Roger Waters: a politically charged – yet sublime – show from rock's pariah
On the opening night of his This Is Not a Drill tour’s European leg, the beleaguered ex-Pink Floyd ideologue gave an emotional performance after being reduced to a pariah in recent weeks.
Though a pre-recorded message advised concert-goers with no appetite for political content to “F--k off to the bar”, the 79-year-old firebrand carefully avoided the kind of inflammatory comments which have landed him in hot water in recent weeks – most notably his apparent endorsement of Vladimir Putin’s invasion of Ukraine and “victim-blaming” of President Zelensky’s country.
In early February, Waters’s public image took a hammer blow from Polly Samson, novelist and wife of Floyd’s ongoing singer-guitarist, David Gilmour, who set Twitter ablaze excoriating him as “anti-Semitic to your rotten core”, further fuelling the ugly beef between the two former bandmates. Thanks to his views on Israel and the war in Ukraine, Waters is currently fighting to save his concerts in Frankfurt and Munich from being banned outright by local authorities.
It all throws up an intriguing question: could the co-author of the fourth-biggest selling album ever, 1973’s The Dark Side of the Moon, who has enjoyed top-flight rock stardom throughout the intervening half-century, actually get cancelled, in the broader, 2020s sense?
Certainly, nobody inside the 20,100-capacity Altice Arena was voicing opposition, as their musical hero, along with his seven-piece band and two female backing singers, took to a crucifix-shaped stage in the round, and struck up his broadside against complacency in maturity, Comfortably Numb.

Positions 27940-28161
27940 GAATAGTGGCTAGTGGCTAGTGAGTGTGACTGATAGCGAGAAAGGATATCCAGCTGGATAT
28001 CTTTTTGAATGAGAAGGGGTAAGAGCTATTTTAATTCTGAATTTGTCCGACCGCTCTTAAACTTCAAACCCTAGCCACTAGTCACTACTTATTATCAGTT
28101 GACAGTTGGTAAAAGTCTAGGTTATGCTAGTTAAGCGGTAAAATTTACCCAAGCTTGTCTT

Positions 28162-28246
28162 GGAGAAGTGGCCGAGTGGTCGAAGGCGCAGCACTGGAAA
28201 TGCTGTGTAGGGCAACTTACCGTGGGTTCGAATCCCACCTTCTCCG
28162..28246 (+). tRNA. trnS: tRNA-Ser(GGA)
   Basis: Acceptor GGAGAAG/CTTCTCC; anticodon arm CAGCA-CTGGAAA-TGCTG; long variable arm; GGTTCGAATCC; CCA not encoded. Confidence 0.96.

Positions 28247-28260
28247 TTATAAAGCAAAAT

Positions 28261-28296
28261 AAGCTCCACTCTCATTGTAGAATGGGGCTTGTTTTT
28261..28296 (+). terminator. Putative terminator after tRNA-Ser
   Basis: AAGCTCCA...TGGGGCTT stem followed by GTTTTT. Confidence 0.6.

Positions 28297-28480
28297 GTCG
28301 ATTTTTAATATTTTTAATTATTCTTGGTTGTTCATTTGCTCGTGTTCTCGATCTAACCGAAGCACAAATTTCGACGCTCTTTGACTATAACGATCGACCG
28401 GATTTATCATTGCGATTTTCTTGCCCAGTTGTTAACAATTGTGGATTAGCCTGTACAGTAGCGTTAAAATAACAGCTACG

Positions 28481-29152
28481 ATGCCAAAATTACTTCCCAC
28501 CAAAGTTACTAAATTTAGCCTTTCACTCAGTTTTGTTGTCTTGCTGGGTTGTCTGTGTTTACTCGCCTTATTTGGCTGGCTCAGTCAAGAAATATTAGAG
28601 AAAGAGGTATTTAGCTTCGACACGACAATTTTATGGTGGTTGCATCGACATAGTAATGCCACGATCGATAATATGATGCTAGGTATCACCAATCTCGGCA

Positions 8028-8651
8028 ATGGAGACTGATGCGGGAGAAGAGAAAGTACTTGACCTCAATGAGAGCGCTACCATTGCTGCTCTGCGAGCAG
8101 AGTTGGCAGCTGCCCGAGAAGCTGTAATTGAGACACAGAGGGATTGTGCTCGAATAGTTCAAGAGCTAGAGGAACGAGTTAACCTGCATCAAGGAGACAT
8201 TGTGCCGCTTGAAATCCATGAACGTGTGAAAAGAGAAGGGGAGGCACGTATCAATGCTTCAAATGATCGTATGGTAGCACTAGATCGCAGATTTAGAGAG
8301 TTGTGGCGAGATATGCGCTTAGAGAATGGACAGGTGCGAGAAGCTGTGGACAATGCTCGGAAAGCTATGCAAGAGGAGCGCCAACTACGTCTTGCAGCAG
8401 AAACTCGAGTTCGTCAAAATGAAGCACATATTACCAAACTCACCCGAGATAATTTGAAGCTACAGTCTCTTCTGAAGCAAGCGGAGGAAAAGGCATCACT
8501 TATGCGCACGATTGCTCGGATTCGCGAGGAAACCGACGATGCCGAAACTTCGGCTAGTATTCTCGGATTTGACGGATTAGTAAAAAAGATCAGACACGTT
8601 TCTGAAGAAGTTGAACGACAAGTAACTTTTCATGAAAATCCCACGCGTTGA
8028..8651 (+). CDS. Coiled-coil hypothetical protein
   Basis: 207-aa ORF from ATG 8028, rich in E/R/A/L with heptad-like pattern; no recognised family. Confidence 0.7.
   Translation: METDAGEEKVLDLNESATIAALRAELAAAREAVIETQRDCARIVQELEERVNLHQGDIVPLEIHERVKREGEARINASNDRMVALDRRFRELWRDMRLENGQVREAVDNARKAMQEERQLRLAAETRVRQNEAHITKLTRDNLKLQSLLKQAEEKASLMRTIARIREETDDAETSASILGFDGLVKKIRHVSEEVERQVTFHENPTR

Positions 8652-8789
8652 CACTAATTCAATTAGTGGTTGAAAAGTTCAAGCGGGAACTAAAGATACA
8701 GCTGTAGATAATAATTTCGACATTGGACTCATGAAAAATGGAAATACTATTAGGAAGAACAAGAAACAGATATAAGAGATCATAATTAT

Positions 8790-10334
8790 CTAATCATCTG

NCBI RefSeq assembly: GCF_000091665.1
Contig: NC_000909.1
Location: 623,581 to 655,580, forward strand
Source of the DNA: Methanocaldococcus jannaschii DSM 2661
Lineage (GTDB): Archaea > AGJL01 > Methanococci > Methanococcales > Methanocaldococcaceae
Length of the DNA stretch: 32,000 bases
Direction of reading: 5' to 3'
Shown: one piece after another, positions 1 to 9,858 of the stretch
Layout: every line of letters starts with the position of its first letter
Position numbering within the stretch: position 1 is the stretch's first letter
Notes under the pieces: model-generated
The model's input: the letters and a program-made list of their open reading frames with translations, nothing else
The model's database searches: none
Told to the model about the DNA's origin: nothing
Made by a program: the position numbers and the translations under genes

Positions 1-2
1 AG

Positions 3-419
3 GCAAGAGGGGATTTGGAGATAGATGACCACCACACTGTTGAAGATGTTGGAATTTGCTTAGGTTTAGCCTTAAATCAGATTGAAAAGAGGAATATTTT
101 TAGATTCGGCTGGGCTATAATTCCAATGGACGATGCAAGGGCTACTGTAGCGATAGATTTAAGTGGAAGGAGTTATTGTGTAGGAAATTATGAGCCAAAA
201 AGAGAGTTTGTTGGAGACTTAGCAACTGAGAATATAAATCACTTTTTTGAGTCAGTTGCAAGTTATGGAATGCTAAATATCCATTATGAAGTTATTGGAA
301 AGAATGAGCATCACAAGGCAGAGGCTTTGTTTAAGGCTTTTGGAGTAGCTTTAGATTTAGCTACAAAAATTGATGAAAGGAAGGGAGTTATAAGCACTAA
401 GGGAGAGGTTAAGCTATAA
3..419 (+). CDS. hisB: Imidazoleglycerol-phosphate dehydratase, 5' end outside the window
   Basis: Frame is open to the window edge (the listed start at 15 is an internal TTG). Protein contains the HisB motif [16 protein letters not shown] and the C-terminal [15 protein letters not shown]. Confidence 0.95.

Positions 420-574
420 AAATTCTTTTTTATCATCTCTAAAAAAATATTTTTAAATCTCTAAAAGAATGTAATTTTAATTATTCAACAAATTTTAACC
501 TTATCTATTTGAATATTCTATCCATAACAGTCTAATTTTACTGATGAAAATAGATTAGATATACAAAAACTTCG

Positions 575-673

As an arena curtain-raiser, however, the song was unsettlingly muted (it’s certainly no Start Me Up by the Rolling Stones), and the show’s opening 45 minutes proved unrelentingly hard work, as the screens suspended overhead spewed footage of police brutality, and branded every US president since Reagan (even the Democrats) a “War Criminal”.
When the performance finally rollercoastered into poignant reminiscences of Floyd co-founder Syd Barrett via selections from 1975’s Wish You Were Here, it acquired a heart – an emotional thread which ultimately saved the day.
After an interval, though, Waters donned Herr Flick gear for some heavier material from his 1979 Floyd masterpiece The Wall, and soon we were back under a barrage of slogans – “Free Julian Assange”, “F--k the Supreme Court” – amid some of the most non-crowd-pleasing material (from Waters’s last solo LP) that this writer has ever witnessed in a enormodome setting.
The show’s flaws were stacking up – five too many sax solos; more “f-words” than a lame contemporary pop idol – but all could be forgiven, when Waters suddenly rendered Dark Side’s latter half in its entirety. For Money, guitarist Jonathan Wilson provided the yowled voicing while the man himself focused on his swinging R&B bassline, and by Us And Them, it was as if the arena had passed into a state of grace, with literally just one or two phones visible as the entire 20,100 listened in the moment, rapt.
Pushing midnight, Waters paused at the piano to ruminate urgently on the “the most dangerous times we’ve ever lived through”. Perhaps invalidating his position as a commentator by having to ask his Portuguese audience if their country is in Nato, he pleaded for peace in “that situation with America, Russia and the Ukraine”. A couple of minutes later, he spoke about losing his brother earlier this year, and dedicated some lyrics he admitted nicking from Bob Dylan to his wife, Kamilah Chavis, 44, in the audience.
Whether by design or not, here tonight was Waters’s best defence in the furore surrounding him: a generous and often sublime sharing of his best music, and convincing displays of warmth and humanity to prove he hasn't been entirely consumed by politics.
On tour until June 10. Tickets: rogerwaters.com/tour/